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Gill SandellGill Sandell
Album: Songs Of Our Years
Label: Rowan Tree
Tracks: 12
Website: http://www.gillsandell.com

Although Gill's an important member of Emily Barker's Red Clay Halo lineup, she's also a very talented performer in her own right (as multi-instrumentalist, songwriter and singer). Back in 2011, she released her solo debut Tarry Awhile, which though well received didn't get to penetrate my radar; then in 2013 came its followup Light The Boats, which turned out to be a real discovery and was widely acclaimed. Last year she collaborated with activist songwriter Chris T-T on a duo album and a film theme, and now she's back with another new collection of self-penned songs which, in accordance with her self-imposed modus-operandi, were written during countryside retreats - this time in early 2015 in the Welsh countryside.

Thus, naturally, the spirit of isolation permeates her writing and, although her songs sound on the surface calm and reassuring, they prove on closer examination to contain altogether darker, chilling or sinister undertones. Check out the environmental commentary Fruits Of The Season for example: an inspired juxtaposition of imagery. Right from the extraordinary opening lines of Walk On Low ("Hear the chime of ice in the eyes that echoes between you and I"), these songs are both percipient and arresting. Gill's delicate and apparently fragile vocal delivery captivates, and all the more so within the sonic backdrop of this latest album, which, although utilising many of the same musicians from Light Your Boat, was this time recorded mostly live over seven intense days (in contrast to the extended layering process used for the earlier disc); interestingly, though, this often produces a fuller tapestry to the band sound.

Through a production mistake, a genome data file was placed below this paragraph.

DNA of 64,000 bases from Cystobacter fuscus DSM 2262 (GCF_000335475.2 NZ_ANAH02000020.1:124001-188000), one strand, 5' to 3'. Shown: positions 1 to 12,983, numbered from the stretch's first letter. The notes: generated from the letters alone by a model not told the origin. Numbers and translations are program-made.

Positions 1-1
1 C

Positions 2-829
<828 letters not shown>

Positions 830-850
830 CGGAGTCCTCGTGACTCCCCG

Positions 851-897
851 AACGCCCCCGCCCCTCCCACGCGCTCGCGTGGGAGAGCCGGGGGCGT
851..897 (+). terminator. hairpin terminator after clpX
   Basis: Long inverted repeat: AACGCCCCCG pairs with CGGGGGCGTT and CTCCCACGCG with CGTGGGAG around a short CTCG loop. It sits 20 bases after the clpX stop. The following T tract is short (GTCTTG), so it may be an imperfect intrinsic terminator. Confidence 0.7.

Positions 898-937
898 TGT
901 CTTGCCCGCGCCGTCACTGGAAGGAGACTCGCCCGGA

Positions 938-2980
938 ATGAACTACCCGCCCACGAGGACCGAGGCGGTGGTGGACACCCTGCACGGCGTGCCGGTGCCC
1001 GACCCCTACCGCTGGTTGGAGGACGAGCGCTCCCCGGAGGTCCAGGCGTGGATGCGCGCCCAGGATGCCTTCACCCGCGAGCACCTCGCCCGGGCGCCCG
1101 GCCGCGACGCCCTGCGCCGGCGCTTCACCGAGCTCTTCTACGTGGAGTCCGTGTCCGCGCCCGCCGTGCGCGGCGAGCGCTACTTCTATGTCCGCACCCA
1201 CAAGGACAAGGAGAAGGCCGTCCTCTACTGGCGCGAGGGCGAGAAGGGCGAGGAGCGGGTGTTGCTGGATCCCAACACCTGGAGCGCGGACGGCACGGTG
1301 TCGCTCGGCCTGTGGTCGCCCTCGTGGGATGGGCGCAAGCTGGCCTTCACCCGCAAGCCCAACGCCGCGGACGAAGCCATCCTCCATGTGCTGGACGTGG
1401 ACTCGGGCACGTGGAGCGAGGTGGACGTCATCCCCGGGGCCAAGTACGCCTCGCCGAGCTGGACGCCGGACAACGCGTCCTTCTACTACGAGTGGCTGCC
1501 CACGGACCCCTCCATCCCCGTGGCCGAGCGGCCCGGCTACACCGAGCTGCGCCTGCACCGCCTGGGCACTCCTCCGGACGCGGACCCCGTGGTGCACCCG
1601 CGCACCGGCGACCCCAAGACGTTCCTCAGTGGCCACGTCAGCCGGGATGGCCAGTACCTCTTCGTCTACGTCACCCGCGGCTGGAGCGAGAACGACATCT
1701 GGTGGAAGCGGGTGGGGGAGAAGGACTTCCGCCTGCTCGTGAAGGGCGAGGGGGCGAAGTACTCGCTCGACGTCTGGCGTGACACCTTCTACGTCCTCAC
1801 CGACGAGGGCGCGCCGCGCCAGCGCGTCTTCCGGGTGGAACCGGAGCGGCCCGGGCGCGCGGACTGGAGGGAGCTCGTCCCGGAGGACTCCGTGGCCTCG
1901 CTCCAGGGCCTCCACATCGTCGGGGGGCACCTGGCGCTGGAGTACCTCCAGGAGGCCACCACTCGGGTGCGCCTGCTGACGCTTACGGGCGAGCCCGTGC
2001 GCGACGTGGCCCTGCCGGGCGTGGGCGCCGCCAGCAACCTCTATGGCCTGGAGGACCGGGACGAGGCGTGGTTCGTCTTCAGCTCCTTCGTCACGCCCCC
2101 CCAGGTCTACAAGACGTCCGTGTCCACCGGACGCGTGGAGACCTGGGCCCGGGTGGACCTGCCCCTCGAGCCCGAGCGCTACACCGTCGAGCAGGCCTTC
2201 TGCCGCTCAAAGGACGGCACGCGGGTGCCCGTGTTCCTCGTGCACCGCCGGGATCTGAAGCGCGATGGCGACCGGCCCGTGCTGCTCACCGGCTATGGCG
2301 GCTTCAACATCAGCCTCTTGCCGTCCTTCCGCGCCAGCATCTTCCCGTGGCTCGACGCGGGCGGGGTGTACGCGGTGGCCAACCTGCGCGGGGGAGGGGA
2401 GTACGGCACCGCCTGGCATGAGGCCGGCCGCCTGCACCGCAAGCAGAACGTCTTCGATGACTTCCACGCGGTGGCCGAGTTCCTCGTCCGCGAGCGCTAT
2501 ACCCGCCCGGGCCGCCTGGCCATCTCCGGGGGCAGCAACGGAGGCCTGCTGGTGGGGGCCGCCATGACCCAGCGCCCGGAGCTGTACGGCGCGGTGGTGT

There are occasions when Gill's images are more impressive than her melodies (the lazy jazzy brassy ambience of My Heart Sat Down, for instance), and the skittering arrangement for The Other Side Of Green feels altogether too cheery; and the final pair of tracks (an instrumental interlude and the repetitive, drifting The Fading Hours) don't really add anything to the picture, but on the whole Gill expertly holds the listener's rapt attention with her thought-provoking exploration of the differing perspectives that loss - the album's stated central theme - can bring.

David Kidman